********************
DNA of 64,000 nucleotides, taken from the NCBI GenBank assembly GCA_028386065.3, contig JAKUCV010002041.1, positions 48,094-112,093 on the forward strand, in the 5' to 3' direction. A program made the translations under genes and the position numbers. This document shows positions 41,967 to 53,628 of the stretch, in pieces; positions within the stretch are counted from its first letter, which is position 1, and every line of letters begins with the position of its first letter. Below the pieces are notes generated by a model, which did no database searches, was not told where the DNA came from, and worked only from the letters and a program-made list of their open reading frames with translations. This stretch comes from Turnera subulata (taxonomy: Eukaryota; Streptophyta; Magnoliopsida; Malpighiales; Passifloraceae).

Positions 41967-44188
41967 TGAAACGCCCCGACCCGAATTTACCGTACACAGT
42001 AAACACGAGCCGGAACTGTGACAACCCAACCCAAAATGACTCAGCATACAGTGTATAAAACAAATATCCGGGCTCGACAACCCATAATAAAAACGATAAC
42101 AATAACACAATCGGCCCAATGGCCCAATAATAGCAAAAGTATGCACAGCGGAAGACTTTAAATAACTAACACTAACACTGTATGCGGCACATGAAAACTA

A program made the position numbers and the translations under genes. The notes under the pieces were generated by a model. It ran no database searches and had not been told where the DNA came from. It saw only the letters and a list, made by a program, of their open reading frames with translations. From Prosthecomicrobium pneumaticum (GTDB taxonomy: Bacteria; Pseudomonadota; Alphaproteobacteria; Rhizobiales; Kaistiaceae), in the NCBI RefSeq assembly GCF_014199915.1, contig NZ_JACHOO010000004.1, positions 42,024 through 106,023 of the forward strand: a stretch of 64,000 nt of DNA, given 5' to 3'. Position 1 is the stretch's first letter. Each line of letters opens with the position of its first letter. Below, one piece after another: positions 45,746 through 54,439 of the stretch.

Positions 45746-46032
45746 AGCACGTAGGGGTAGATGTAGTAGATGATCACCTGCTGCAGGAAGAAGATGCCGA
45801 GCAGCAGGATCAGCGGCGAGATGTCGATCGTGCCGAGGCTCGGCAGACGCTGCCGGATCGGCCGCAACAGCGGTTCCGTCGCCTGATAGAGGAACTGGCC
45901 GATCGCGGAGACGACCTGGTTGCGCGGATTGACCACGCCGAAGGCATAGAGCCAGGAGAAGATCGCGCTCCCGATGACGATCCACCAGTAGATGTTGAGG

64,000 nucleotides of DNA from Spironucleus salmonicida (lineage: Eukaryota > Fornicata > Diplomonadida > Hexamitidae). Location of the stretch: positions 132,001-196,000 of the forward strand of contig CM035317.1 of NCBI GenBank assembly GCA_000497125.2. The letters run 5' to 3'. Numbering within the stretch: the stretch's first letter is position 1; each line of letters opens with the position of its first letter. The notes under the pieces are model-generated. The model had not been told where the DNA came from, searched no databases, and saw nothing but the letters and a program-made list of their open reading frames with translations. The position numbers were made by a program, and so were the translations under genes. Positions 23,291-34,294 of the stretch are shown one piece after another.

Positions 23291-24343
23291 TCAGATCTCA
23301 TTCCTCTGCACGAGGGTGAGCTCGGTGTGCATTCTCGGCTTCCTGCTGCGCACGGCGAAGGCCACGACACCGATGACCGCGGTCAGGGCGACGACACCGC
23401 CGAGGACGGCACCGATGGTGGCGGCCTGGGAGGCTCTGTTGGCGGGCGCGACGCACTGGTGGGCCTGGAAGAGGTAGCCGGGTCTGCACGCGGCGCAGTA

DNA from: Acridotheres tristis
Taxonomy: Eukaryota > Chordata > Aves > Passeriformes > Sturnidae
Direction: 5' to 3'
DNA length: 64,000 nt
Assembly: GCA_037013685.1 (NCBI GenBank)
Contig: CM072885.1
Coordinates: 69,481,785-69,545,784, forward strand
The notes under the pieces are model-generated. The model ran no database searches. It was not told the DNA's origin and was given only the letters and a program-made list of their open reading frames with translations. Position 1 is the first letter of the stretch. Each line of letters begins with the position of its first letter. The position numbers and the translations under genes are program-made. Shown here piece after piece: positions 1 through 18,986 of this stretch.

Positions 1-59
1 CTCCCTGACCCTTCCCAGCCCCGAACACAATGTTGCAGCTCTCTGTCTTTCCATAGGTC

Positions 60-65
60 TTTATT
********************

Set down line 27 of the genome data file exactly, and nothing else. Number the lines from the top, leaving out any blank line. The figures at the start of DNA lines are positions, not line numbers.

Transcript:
60 TTTATT